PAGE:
And it truly is a beautiful village. The narrow medieval streets are clean and authentic; flowers fill the boxes outside many of the windows on these ancient houses, and modern sculptures in the back gardens provide a contrast with the age of most of Curemonte’s structures.
The historical sites
But it’s the three castles that dominate the town’s skyline and cast deep shadows over a large part of the village’s center. People have lived here since Gallo-Roman times, and there was an organized village on this site as early as 860 C.E. We know that a noble named Raymond of Curemonte was one of the knights who undertook the 1st Crusade in 1096. We know, too, that he was part of the orbit of the powerful Counts of Turenne (whose fortress town is just 25 minutes from here by car) – essentially an independent kingdom outside the authority of France’s kings which endured here until the 18th century.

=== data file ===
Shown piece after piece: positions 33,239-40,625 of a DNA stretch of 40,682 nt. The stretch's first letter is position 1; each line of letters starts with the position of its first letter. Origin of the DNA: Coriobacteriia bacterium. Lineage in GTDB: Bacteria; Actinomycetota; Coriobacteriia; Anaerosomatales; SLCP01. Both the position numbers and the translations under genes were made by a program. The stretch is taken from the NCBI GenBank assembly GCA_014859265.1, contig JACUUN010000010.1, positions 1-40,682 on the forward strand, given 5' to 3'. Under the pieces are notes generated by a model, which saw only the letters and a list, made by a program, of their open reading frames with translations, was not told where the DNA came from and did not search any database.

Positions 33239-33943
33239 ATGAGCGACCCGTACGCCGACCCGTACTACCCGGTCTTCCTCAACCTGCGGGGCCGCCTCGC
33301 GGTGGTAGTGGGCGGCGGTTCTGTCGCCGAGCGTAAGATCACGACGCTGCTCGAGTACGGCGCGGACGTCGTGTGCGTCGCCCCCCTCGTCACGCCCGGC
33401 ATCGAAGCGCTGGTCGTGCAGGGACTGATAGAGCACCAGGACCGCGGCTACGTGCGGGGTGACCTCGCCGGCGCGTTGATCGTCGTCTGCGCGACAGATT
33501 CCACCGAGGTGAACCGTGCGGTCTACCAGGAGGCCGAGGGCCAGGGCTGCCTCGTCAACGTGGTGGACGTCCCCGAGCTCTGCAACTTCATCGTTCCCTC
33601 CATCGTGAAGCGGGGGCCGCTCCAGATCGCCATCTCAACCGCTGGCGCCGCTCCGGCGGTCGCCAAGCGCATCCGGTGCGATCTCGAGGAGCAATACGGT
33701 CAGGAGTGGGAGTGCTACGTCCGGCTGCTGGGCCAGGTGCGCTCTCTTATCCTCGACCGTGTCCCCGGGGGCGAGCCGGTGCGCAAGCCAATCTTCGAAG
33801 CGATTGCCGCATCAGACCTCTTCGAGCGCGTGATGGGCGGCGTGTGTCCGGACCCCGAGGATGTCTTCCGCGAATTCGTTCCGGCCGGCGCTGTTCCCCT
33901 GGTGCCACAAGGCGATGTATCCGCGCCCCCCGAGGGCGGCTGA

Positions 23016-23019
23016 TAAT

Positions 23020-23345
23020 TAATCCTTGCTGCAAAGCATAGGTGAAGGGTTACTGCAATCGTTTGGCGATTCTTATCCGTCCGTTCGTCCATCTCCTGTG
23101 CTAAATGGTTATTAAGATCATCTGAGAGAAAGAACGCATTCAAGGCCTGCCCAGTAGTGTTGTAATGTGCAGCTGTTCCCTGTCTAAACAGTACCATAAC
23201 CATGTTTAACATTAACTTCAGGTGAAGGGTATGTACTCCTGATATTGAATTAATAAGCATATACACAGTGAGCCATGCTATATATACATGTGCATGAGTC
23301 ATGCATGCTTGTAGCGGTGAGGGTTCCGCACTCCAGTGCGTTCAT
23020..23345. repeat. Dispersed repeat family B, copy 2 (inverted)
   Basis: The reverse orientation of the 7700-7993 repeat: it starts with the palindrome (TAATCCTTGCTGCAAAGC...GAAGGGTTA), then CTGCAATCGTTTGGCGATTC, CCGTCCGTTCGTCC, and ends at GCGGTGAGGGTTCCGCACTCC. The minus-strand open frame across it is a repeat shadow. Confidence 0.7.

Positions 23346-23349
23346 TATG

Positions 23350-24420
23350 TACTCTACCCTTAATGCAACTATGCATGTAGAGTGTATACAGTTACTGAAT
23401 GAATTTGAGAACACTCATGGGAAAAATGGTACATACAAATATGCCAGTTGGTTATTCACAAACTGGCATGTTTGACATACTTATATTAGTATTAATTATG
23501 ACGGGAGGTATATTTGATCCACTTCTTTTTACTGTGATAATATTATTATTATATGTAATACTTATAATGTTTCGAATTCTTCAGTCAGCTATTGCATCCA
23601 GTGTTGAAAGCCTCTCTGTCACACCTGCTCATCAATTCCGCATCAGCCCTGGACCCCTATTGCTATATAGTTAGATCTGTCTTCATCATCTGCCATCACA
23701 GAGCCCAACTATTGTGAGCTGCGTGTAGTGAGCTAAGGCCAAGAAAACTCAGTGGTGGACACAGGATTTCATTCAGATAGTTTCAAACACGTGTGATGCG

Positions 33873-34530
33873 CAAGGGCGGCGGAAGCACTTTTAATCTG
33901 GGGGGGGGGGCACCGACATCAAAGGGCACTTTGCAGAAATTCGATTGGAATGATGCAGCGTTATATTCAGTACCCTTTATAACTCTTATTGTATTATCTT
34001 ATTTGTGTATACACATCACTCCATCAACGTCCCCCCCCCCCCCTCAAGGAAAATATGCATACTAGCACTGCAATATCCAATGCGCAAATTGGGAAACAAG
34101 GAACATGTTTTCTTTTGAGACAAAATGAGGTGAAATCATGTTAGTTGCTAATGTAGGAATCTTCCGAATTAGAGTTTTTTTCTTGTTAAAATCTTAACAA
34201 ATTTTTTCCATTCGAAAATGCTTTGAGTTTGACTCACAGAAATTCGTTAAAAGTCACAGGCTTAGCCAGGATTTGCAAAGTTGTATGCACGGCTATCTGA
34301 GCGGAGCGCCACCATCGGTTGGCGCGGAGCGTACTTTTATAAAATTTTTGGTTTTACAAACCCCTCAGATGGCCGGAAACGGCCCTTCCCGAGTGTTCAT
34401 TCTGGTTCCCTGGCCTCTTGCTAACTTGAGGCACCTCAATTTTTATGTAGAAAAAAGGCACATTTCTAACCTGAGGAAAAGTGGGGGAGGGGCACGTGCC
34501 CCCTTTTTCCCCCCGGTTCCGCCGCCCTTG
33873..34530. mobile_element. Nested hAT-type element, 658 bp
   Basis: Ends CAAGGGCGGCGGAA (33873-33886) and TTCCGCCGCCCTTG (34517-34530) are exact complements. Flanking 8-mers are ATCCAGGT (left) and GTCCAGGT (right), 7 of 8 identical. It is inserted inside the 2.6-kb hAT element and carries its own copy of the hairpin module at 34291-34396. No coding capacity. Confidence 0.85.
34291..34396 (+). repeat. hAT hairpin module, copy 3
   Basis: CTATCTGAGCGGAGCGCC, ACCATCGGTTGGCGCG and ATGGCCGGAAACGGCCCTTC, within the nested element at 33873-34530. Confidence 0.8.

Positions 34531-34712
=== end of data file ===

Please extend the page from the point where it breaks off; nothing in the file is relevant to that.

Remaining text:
Not surprisingly, Curemonte attracted other noble families who built their houses here over the centuries. (In addition to the Curemontes themselves, the Aymar, Astorg, Cardaillac, and Plas families exercised control over the region at different times. Several members of these households became prominent politicians and bishops; in the 1500s, Jean de Plas was King Francois I’s ambassador to Scotland and the Vatican.)
Despite the ravages of the Hundred Years’ War and later uprisings, three of the castles built over the centuries by these families survive in the center of Curemonte: